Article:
Kentucky Hospital Chain Notifying 2.5 Million of Data TheftAlphv/BlackCat Claimed Responsibility for May Attack
A Kentucky-based hospital chain is notifying millions of individuals that their information was potentially exfiltrated in an attack detected seven months ago. Russian-speaking ransomware-as-a-service group Alphv/BlackCat - which is currently reportedly undergoing its own operational disruptions - allegedly took credit in May for the data theft.
Norton Healthcare, a nonprofit healthcare system that operates eight hospitals in Kentucky and Indiana, said in a breach report to the Maine attorney general's office on Friday that it did not pay a ransom.
A Norton Healthcare spokeswoman told Information Security Media Group that the entity cannot confirm whether BlackCat was responsible for the attack but has confirmed that the group is taking credit.
Norton told Maine regulators the hacking incident affected 2.5 million current and former patients and employees, as well as their dependents and beneficiaries, including 385 Maine residents.
The entity previously reported the incident in July to federal regulators as affecting 501 individuals, a placeholder estimate at the time (see: Class Action Attorneys Circling Major Healthcare Breaches).
Within days of filing its report to the Department of Health and Human Services, at least one proposed class action lawsuit was filed in federal court against Norton alleging negligence in the entity's failure to prevent the breach, among other claims.
That complaint, filed in the U.S. District Court for the Western District of Kentucky - Louisville Division by Lanisha Malone, a plaintiff identified as a longtime patient and former employee of Norton, was voluntarily dismissed without prejudice in late October.
Malone's lawsuit cited several media reports alleging that stolen data had been leaked on the website of ransomware group BlackCat.
Attorneys representing Malone in the lawsuit did not immediately respond to ISMG's request for comment on the dismissal and the latest developments in the Norton breach case.
As of Monday, Norton appears to face at least one other lawsuit related to the data breach, filed in Jefferson County Circuit Court in Kentucky.
In the statement to ISMG, a Norton spokeswoman confirmed that there is still pending litigation in the matter but declined further comment. She said the organization is taking measures to enhance its network security safeguards.
In its report to Maine regulators, Norton said that on May 9 it had discovered that it was experiencing a cybersecurity incident, which was later determined to be a ransomware attack. The entity said it had notified the FBI and begun to investigate the incident with the assistance of outside legal counsel and a forensic security firm.
Based on the investigation, Norton found that an unauthorized actor had been able to access certain network storage devices between May 7 and May 9 but did not access Norton Healthcare’s medical record system or Norton MyChart patient portal.
Between May and November 2023, Norton said, it had worked to analyze the scope of the incident and review potentially exfiltrated documents to identify which individuals and types of data were affected. That process "proved to be time-consuming," and the review was not completed until mid-November 2023, Norton said.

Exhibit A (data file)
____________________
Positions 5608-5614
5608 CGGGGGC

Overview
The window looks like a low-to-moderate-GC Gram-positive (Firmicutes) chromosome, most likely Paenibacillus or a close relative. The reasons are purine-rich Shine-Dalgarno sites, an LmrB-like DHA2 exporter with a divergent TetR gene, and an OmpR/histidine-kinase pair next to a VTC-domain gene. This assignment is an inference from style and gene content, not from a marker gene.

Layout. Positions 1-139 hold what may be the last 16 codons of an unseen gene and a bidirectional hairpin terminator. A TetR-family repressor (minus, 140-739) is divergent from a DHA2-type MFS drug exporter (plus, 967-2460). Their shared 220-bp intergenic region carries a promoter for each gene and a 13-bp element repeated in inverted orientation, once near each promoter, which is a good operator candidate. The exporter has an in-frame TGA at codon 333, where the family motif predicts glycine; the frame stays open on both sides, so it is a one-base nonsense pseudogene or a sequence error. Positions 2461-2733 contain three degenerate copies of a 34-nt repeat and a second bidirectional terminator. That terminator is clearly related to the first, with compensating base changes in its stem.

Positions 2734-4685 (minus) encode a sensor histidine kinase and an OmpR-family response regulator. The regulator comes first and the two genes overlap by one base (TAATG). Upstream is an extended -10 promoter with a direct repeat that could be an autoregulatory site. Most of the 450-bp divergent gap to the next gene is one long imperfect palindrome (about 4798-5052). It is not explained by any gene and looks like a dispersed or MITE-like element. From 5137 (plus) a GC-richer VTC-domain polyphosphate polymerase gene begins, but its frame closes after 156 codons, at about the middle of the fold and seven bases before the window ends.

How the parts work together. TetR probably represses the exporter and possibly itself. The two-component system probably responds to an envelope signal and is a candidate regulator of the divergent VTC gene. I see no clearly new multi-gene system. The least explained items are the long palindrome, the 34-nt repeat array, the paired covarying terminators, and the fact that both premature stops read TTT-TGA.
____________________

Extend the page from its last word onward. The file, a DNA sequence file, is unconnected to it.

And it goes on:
The type of data potentially compromised includes name, contact information, Social Security Number, birthdate, health information, insurance information and medical identification numbers.
"In some instances, the data may also have included driver's license numbers or other government ID numbers, financial account numbers, and digital signatures," Norton said.
Norton is offering affected individuals 24 months of complimentary credit and identity monitoring. The entity said it had begun to restore its systems from secure backups on May 10.
"To date, Norton Healthcare has not detected any additional indicators of compromise as its networks have been restored," the notice said.
BlackCat Claimed Credit
In May, while Norton was initially responding to the incident, some media outlets, including WDRB in Kentucky, had reported that BlackCat leaked employee and patient data on its dark web site. The 4.7 terabytes of data that BlackCat allegedly claimed to have exfiltrated included employees' names, Social Security numbers and birthdates, as well as patients' personal information, credit card numbers and medical history.
While Norton is now dealing with notifying millions of individuals affected by the incident, BlackCat is reportedly struggling with its own problems.
The data leak site for Alphv/BlackCat, as well as its Tox peer-to-peer instant messaging account, have remained offline since Thursday, and some researchers are convinced that the shutdown was caused by law enforcement action (see: Ransomware Group Offline: Have Police Seized Alphv/BlackCat?) .
Alphv/BlackCat was the subject of an alert by HHS' Health Sector Cybersecurity Coordination Center in January (see: BlackCat, Royal Among Most Worrisome Threats to Healthcare).
While LockBit this past year again accounted for the largest number of known attacks tied to any group - 25% of all victim listings - BlackCat came in second, accounting for 11% of listings, and healthcare remained the most targeted sector, Cisco Talos reported in an annual review of cybercrime and cyberattack trends covering the 12-month period ending on Sept. 30.